Today is one of several days celebrated as Seven Sleepers Day. In Germany it is called Siebenschläfertag (I love those German mashed-together words), and it is believed that whatever the weather is on this day, it will remain so for seven weeks. Apparently this forecast is about as accurate as Groundhog Day forecasts in the U.S. The story of the Seven Sleepers has many versions and is widespread throughout the Christian and Muslim worlds. It has been told and retold repeatedly from ancient times to the present day.
The earliest Syriac version of the tale states that during the persecutions of the Roman emperor Decius, around 250, seven young men were accused of being Christians. They were given some time to recant their faith, but chose instead to give their worldly goods to the poor and retire to a mountain cave to pray, where they fell asleep. The emperor, seeing that their attitude towards their faith had not changed, ordered the mouth of the cave to be sealed. Decius died in 251, and many years passed during which Christianity went from being persecuted to being the state religion of the Roman Empire. At some later time—usually given as during the reign of Theodosius II (408–450)—the landowner decided to open up the sealed mouth of the cave, thinking to use it as a cattle pen. He opened it and found the sleepers inside. They awoke, imagining that they had slept for a single day, and sent one of their number to Ephesus to buy food, with instructions to be careful in case the Romans were to recognize him and seize him. Upon arriving in the city, this youth was astounded to find buildings with crosses attached. The townspeople for their part were amazed to find a man trying to spend old coins from the reign of Decius. The bishop was summoned to interview the sleepers; they told him their miracle story, and died praising God.
As the earliest versions of the legend spread from Ephesus, an early Christian catacomb came to be associated with it, attracting scores of pilgrims. On the slopes of Mount Pion (Mount Coelian) near Ephesus (near modern Selçuk in Turkey), the cave of the Seven Sleepers with ruins of the church built over it was excavated in 1927–28. The excavation brought to light several hundred graves which were dated to the 5th and 6th centuries. Inscriptions dedicated to the Seven Sleepers were found on the walls of the church and in the graves. This cave is now a local tourist attraction.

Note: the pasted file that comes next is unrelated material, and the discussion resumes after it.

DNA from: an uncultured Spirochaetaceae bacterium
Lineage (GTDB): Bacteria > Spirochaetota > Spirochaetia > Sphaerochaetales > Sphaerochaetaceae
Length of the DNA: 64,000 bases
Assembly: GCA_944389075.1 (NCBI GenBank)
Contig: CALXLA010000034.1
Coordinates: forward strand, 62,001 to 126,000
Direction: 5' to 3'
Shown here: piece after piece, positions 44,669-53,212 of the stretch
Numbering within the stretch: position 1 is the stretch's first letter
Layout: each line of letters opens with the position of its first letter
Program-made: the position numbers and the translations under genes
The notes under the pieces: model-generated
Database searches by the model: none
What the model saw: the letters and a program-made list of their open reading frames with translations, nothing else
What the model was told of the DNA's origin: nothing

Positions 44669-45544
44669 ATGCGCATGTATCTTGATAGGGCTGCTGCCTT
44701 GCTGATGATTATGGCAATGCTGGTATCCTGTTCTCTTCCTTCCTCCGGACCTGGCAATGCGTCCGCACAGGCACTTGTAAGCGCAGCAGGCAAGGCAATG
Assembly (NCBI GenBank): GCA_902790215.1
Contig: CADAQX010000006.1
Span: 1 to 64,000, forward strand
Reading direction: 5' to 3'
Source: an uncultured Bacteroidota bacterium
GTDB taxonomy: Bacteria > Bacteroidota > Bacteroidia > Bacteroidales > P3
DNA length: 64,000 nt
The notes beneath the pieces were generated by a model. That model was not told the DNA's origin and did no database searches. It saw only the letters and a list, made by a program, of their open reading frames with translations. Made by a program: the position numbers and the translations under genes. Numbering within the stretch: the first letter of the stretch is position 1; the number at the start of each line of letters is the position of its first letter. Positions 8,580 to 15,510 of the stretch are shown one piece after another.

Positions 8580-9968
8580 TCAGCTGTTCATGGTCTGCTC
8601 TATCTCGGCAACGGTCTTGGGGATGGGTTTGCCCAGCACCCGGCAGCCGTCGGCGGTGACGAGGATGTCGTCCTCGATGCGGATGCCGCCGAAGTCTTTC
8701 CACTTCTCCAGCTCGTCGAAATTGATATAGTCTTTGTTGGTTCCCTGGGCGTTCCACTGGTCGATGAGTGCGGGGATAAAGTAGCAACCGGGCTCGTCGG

The earliest version of this story comes from the Syrian bishop Jacob of Sarug (c. 450-521), which is itself derived from an earlier Greek source, now lost. An outline of this tale appears in De gloria martyrum (Glory of the Martyrs) by Gregory of Tours (538- 594), and in Paul the Deacon’s (720-799) History of the Lombards. The best known Western version of the story appears in Jacobus de Voragine’s (c. 1230- 1298) “best-seller” Legenda sanctorum (Tales of the Saints).
The story of the Seven Sleepers is probably best known in the Muslim world. It is told in the Qur’an (Surah 18, verse 9-26). The Qur’anic rendering of this story doesn’t state exactly the number of sleepers; the exact number is believed to be known to God alone. It also gives the number of years that they slept as 300 solar years (equivalent to 309 lunar years). Unlike the Christian story, the Islamic version includes mention of a dog who accompanied the youths into the cave, and was also asleep. But when people passed by the cave it looked as if the dog was just keeping watch at the entrance, making them afraid of seeing what is in the cave once they saw the dog. In Islam, these youths are referred to as “The People of the Cave.”
There are numerous retellings of the tale in early modern and modern literature. John Donne’s (1572-1631) poem “The good-morrow” contains the lines
were we not wean’d till then?
But suck’d on country pleasures, childishly?
Or snorted we in the Seven Sleepers’ den?”
Serbian writer Danilo Kiš retells the story of the Seven Sleepers in a short story, “The Legend of the Sleepers”, in his book The Encyclopedia of the Dead. Italian author Andrea Camilleri incorporates the story in his novel The Terracotta Dog. The Seven Sleepers appear in two books of Susan Cooper’s The Dark Is Rising series; Will Stanton awakens them in The Grey King, and in Silver on the Tree they ride in the last battle against the Dark. The Seven Sleepers series by Gilbert Morris takes a modern approach to the story, in which seven teenagers must be awakened to fight evil in a post-nuclear-apocalypse world.